Thursday, June 20, 2013

Breaking News: Ohio Senate Education Committee Unannimously Supports SB 96

Today, the “Campaign to Save World History in Ohio’s School” moved one step closer to its goal of keeping world history as a graduation requirement for Ohio’s high school students. Yesterday, the Ohio Senate Education Standing Committee voted unanimously to support Senator LaRose’s sponsored legislation (Senate Bill 96) that requires Ohio’s students to successfully complete before graduating from high school:

…at least one unit of instruction in the study of world history and cultures from around the world other than that of the United States.

 The bill now moves to the floor of the entire Ohio Senate for deliberation and a vote.  Having the whole weight of the Senate Education Standing Committee gives us great hopes in advancing this bill out of the Senate before their recess. 

 The Campaign needs your help now more than ever! Please, continue to contact your elected House of Representative Members- especially, those in the House Education StandingCommittee. Feel free to use the letter template provided by the Ohio Council for the Social Studies. Also, be sure to sign and share our petition (on Facebook and Twitter, and over discussions) with friends, family, and vested groups and networks.

In a few weeks, Corbin Moore (President of the Ohio Council for the Social Studies) and I will testify to the Ohio State School Board on why they should support Senate Bill 96. It’s important that we gain their support in advancing this legislation through the House and onward to the Governor’s desk.

Please, know that while we still have a way to go, today was a huge step forward for the Campaign. Your previous efforts and all of your contributions have led us to where we are today.



Wednesday, June 5, 2013


Today, Corbin Moore (the President of the Ohio Council for the Social Studies) and I provided a proponent testimony to Senate Bill 96.  As we all know, the Ohio Legislature recently downgraded World History to an elective courseIn order to graduate from high school, Ohio’s students will only need to complete required coursework in American History and American Government.

We believe that today’s global age demands all of Ohio’s students receive instruction in world history before graduating from high school.  Unlike any other generation, today’s students will be actors on a global stage.  Due to improvements in technology, communications, and transportation events in a once distant part of the world have immediate impact on our nation and state.  Significant global issues such as nuclear proliferation, international trade and investment, conflict/terrorism, and environmental degradation can only be remedied through a commitment to global understanding, communication, collaboration, and action. Today’s schools are on the frontlines in preparing citizens with requisite knowledge and skills in world history, culture, economics, and geography.  By not requiring instruction in world history, our attempt to build a world-class education system is anything but worldly.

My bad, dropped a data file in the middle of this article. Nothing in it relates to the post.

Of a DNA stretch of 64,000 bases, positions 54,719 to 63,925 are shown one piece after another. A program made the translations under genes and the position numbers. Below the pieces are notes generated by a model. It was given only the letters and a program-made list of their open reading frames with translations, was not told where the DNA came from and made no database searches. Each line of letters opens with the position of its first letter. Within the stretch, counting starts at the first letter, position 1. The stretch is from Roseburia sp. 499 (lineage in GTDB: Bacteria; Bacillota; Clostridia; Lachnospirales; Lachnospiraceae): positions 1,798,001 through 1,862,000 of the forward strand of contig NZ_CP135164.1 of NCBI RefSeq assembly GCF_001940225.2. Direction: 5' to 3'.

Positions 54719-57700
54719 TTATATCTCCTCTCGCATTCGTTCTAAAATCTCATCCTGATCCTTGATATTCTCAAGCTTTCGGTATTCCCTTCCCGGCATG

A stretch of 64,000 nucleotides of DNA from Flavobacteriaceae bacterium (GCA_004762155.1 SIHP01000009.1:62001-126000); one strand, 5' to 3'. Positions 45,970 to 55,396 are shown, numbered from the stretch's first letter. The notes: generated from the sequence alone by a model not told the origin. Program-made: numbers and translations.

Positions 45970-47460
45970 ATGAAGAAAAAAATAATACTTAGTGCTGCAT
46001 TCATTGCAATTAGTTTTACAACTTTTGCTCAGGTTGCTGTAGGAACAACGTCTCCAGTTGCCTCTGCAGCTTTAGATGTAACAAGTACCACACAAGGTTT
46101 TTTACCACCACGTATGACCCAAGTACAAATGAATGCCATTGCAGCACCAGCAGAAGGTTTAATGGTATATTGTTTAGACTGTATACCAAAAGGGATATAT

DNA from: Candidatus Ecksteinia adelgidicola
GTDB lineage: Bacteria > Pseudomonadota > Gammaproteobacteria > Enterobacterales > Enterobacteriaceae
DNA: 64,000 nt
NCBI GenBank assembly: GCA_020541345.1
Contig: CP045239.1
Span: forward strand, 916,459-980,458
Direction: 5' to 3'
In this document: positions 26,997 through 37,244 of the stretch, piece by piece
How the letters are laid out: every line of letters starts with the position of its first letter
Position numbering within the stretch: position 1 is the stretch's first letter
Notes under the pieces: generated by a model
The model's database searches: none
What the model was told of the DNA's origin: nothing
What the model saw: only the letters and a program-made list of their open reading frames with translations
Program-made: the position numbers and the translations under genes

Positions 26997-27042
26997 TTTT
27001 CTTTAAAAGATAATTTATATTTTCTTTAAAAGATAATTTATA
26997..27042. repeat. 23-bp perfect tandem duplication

Senate Bill 96 sponsored by Senator LaRose and co-sponsored by Senators Lehner, Hite, and Cafaro is essential in putting the global back into our efforts to build a world-class education system.  After testimony today, both Corbin and I are confident that with this legislation will continue to move through the Senate’s Education Committee and pass the Senate.  However, we have some significant challenges ahead if this greatly needed bill is to become law.

Some members of the Ohio House of Representatives and some members of the State Board of Education oppose this legislation.  Their rationale varies from one Representative noting “…it’ll be a cold day in hell before he spends one dollar of Ohio taxpayer revenue to teach about other countries, as students need to learn about U.S. values and how this country is a light on top of a hill.” Other reservations include the possibility of the legislation/Ohio Legislature overstepping its boundaries and micromanaging the curriculum of local school districts.  Such rationale fails to account for the fact that some fiscally strapped Ohio local school districts have already cut and downgraded world history to an elective course and many more will continue to do so at a time where our state and its economy can ill afford a globally ignorant and apathetic citizenry.   This argument against also fails to account for the historical precedent set by the Ohio Legislature in the past in identifying particular courses and content that must be taught (see  SB 165 which was signed into law), and the Ohio legislature’s constitutional right to ensure a high quality learning experience for all of its students

This campaign needs your help (as we’ve come so far) and we’re asking that you contact the following two parties and ask each support Senate Bill 96:

Please, feel free to use the provided letter template in your correspondences:  http://tinyurl.com/lhrnaq4.
The time to act is now, and your contacts will make all the difference in our Campaign to Save World History in Ohio’s Schools.

Global and Social Studies Education

The website/blog allows educators in the social studies to reflect upon key issues in the social studies. It also allows teachers the opportunity to access resources that help infuse instructional media and technology, and global perspectives in their teaching.